Typical sunset as seen from the house
Montserrat has been called the “Emerald Isle of the Caribbean,” (E.I.C.) and claims a long relationship with Ireland. European settlement began with Irish Catholics that were booted off the neighboring island of Saint Kitts during one of the flare ups between the Protestants and the Catholics in England and Her Colonies. Others came from the American Colonies or were deported from Ireland itself. It is said in pretty much anything you read about Montserrat that “you can still hear a bit of an Irish Brogue” amongst the native Montserratians. Perhaps those writers have more acute hearing than I, or, more likely, they have never actually been here.
The E.I.C. took a major hit 20 years ago when a volcano formed and laid waste to much of the small island, including Plymouth, the capital, and the airport, the two areas of the island which were relatively flat, having been built on the outwash from earlier eruptions of other volcanoes in the distant past. (Similar to Seattle and Mount Rainier; West Coast Washingtonians take note.) For the last five years, the volcano has been relatively quiet, giving everyone the hope that it will just sort of go to sleep for ten thousand years. The current population is under 5,000, and to me it’s like a small town spread over a large area. (One gas station for the entire island, for example.)
The home my brother and I bought on Montserrat last year is on a one acre lot in an area called Old Towne. The main effect of the volcano on this property (before we purchased it) was the deposition of a lot of volcanic ash, which is very fine, like plaster dust, when it is dry. At the time it was falling, it was literally plowed from the streets and carted away from the houses, like snow that doesn’t melt; so there are mounds of it around, and it forms the top layer of soil in much of the lower yard—easy to dig in till you hit the original soil, which is very rocky. Unless someone is doing some clearing, like say, digging a foundation for a home, the ash pretty much stays put.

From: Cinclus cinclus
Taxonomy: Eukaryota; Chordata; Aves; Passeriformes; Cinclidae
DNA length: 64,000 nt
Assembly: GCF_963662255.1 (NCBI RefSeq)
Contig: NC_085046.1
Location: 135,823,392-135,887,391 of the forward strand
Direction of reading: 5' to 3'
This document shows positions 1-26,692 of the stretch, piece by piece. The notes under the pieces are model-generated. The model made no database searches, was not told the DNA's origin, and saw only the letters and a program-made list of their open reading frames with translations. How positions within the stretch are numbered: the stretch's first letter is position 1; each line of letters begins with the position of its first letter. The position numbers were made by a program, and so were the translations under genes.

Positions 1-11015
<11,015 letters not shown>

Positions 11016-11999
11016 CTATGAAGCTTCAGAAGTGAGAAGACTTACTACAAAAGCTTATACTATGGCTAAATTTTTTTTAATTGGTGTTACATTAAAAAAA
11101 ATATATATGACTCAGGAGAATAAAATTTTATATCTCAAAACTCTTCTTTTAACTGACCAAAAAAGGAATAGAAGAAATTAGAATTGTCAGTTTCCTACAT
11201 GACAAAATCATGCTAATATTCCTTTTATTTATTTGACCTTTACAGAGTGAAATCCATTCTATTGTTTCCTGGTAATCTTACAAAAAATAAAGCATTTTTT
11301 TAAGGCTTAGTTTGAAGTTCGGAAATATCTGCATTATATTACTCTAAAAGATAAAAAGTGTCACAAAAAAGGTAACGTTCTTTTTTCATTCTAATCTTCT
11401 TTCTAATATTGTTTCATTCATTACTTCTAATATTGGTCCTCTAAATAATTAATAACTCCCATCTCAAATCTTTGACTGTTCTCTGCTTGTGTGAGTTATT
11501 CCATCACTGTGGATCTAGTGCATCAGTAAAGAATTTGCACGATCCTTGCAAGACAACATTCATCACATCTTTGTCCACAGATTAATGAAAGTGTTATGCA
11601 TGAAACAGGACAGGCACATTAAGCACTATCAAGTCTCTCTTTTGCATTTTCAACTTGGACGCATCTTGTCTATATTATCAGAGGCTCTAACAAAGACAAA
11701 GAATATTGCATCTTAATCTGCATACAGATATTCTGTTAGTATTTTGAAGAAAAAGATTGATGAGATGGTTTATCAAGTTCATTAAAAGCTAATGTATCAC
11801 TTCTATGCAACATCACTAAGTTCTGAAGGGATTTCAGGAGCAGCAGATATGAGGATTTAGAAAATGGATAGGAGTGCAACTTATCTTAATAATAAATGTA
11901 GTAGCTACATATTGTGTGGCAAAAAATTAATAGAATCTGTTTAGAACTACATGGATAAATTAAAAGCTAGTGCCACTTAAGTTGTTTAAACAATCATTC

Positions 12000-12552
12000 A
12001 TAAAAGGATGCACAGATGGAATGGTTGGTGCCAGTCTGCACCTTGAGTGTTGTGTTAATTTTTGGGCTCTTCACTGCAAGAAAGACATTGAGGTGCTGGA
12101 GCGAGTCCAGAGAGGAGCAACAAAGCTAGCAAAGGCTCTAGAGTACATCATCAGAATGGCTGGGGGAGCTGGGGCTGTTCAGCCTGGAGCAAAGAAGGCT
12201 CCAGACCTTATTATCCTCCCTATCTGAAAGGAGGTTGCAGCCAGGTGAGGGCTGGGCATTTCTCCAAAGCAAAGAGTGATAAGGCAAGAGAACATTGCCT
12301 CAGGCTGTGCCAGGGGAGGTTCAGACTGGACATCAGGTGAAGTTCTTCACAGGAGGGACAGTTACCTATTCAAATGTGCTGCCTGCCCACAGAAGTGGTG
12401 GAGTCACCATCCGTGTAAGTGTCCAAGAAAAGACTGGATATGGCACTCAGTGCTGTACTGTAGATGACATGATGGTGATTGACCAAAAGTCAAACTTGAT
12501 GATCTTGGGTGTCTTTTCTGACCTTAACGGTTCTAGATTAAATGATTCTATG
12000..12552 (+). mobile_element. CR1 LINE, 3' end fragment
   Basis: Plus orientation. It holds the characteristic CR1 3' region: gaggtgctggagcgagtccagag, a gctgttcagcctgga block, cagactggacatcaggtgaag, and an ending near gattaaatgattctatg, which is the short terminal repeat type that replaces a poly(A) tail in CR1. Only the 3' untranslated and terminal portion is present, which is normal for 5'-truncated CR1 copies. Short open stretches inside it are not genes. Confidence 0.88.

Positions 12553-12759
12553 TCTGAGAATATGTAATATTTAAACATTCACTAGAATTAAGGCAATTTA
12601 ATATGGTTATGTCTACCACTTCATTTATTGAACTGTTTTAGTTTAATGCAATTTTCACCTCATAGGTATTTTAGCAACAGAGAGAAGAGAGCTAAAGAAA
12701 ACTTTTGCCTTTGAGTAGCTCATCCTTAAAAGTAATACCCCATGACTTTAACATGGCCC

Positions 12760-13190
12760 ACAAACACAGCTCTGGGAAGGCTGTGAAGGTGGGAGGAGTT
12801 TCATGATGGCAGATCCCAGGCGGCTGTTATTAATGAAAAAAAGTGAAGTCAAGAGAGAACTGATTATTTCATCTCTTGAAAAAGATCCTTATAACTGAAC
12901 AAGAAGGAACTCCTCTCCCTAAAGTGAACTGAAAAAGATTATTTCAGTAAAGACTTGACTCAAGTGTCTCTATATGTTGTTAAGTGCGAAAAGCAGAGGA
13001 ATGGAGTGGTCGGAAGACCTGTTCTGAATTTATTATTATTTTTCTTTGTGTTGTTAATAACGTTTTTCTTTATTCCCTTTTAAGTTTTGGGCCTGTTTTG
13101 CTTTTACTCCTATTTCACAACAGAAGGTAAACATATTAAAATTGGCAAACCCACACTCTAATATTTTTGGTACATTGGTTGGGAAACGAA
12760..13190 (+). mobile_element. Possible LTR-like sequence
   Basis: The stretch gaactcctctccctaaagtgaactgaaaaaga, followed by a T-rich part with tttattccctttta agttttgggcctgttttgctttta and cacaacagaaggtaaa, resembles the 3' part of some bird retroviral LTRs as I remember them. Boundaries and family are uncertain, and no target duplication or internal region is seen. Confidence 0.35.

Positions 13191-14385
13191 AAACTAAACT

I can now truly say that I know my ash from a hole in the ground. The ash doesn’t hold water very well; (in fact it is somewhat water repellant) and IF my little soil test kit is correct, it’s high in phosphorus, totally lacking in nitrogen, has some potassium, and is close to neutral in acidity. (Which is odd since it is acidic when it first falls.) I have a new pH meter to take along on the next visit to try to figure out this soil acidity thing. I suspect it is also pretty low in microbial life, so compost would help if incorporated into the ash when planting. There isn’t much compost on the property; what looked like compost piles are turning out to mostly be ash with a light layer of leaves on top.
I took a container of Jack’s Best Fertilizer (20-20-20) with me this last trip, and was gratified to see that it turned the leaves of my areca palm to green from yellow, and they were kicking out some new fronds. In Maryland I generally use Plant-tone around the yard, but it’s not something that I can take with me in my suitcase—too heavy, among other things. Over the years I have found that the Jack’s products are great on houseplants and have really given a boost to my love-starved tropicals on Montserrat.
I checked out the Farmer’s Co-op, and found that they have bales of potting soil available, and coir (coconut fiber), so I may have to use some of that when I plant, just to improve the water holding capacity of the soil. I am going to join the Co-op for supplies and local advice. (After just one visit, I now know how to tell if mole crickets are eating my lawn, how to keep a neem tree stump from resprouting, and that those holes in the ground may be harboring big land crabs.)
In the DC area we have clay soils in the Piedmont region to the west of I95, transitioning to the Coastal Plain to the east, which is sandy. Your alternately gummy/hard-as- a-rock clay soil is just the opposite of ash. It holds a lot of water, often to the point of being waterlogged, and it holds nutrients very well. Regardless of the soil, the same gardening rules apply when planting: